There remain those, however, who would have us simply move on. Some fear the consequences of a true accounting, or worry that taking time to reckon with the sins of the past will hinder us in meeting the challenges of the future. Others argue that the facts are already known, and further review will accomplish little. Often, the call for further review of the Bush administration’s actions is dismissed as partisan payback, kicking an unpopular President when he’s down.

I could not disagree more with these views. As a practical matter, I do not believe that empowering a commission or an independent prosecutor would burden the Congress or the executive or would hinder our efforts to meet the challenges of the day. To the contrary, allowing outside review of these matters by qualified independent experts will free us and President Obama to focus our efforts where they are most needed – on solving the problems before us and improving the lives of the American people.

MORE HERE

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Civil rights group to Obama: Release secret Bush memos

Raw Story- Mike Sheehan
Published: Wednesday January 28, 2009

The American Civil Liberties Union (ACLU) is calling on the Justice Department to release Bush administration documentation pertaining to torture, surveillance and other controversial national security policies.

The civil rights watchdog sent a letter today to the Justice Department’s Office of Legal Counsel, the same office that provided legal advice to the White House under George W. Bush.

The secret memos were essentially the legal foundation for many of the Bush adminstration’s questionable practices, says the ACLU in a news release received by Raw Story.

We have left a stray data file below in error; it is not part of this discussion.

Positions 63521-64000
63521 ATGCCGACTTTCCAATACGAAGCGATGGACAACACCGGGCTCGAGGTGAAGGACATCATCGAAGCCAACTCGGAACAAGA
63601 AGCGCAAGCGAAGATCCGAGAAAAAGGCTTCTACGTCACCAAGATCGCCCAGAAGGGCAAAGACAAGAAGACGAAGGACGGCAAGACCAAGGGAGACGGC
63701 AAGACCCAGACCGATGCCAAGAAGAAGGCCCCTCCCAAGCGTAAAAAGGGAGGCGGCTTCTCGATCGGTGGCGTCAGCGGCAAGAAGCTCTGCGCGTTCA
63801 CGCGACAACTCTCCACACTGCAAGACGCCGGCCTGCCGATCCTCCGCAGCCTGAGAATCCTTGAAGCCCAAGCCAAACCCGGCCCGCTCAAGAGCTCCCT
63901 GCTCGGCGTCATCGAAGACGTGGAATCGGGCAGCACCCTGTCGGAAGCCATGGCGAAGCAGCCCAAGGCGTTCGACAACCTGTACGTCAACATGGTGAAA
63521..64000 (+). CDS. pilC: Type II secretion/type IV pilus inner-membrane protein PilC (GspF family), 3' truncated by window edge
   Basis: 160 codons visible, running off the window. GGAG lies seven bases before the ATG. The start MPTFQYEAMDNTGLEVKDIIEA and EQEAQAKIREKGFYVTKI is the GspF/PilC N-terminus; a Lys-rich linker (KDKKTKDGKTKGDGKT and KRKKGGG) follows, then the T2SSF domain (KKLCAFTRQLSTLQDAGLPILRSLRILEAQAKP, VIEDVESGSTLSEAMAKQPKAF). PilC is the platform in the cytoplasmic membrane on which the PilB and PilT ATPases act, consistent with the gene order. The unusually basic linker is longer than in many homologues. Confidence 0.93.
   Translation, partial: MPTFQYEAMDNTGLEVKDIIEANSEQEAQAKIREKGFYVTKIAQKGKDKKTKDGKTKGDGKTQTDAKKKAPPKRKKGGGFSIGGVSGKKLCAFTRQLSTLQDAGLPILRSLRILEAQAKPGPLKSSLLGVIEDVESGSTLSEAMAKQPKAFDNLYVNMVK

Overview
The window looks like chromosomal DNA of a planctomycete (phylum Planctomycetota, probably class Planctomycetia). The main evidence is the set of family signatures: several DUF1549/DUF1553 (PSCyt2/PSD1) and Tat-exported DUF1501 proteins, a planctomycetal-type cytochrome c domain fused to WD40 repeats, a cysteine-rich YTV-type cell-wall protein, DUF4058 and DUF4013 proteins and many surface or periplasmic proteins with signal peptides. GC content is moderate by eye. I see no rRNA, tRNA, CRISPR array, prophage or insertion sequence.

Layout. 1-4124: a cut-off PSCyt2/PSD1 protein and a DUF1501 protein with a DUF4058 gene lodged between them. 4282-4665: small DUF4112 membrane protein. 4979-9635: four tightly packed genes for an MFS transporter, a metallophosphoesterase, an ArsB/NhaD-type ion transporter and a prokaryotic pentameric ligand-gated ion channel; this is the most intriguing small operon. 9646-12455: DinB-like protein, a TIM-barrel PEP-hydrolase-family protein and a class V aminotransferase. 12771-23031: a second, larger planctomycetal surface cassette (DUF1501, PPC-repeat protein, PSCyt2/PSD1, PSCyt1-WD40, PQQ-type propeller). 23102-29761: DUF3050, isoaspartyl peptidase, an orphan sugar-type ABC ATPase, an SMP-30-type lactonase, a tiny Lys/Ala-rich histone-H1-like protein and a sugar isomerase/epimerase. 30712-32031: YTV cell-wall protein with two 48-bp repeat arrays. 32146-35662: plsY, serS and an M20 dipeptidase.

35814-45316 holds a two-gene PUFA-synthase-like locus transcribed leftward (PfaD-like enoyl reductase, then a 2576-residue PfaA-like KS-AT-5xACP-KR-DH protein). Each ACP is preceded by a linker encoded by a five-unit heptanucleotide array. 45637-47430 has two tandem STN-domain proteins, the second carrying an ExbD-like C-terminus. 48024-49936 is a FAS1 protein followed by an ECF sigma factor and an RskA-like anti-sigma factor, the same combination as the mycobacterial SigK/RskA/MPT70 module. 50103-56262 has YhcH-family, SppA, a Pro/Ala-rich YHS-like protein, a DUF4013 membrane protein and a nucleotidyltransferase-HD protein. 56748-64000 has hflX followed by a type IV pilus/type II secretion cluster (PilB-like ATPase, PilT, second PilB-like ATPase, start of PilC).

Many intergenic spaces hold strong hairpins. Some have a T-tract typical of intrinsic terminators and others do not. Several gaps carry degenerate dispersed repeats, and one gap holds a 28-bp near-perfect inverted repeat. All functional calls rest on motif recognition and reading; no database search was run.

The Bush White House vigorously fought the release of such revealing (some would say, damning) documentation in the interests, it insisted, of protecting national security and other factors.

The ACLU’s filing of the Freedom of Information Act request follows President Obama’s recent directive to minimize federal secrecy and “usher in a new era of open government.”

The request is seen as a test of the freshly inaugurated president’s transparency policy. “The ACLU now sees a new opening,” writes Marisa Taylor of McClatchy Newspapers.

The new policy is a promise by Obama that the rights group hopes he follows through with. “President Obama should be commended” for his commitment to openness, said an ACLU director. “We’re eager to see this commitment put into practice.”

The release of the secret documentation will help the nation–and the world–move on from the “lawless conduct” of the Bush administration, the ACLU argues.

More details on the ACLU’s pursuit of the information release is here. Excerpts from their press release today follow…

MORE HERE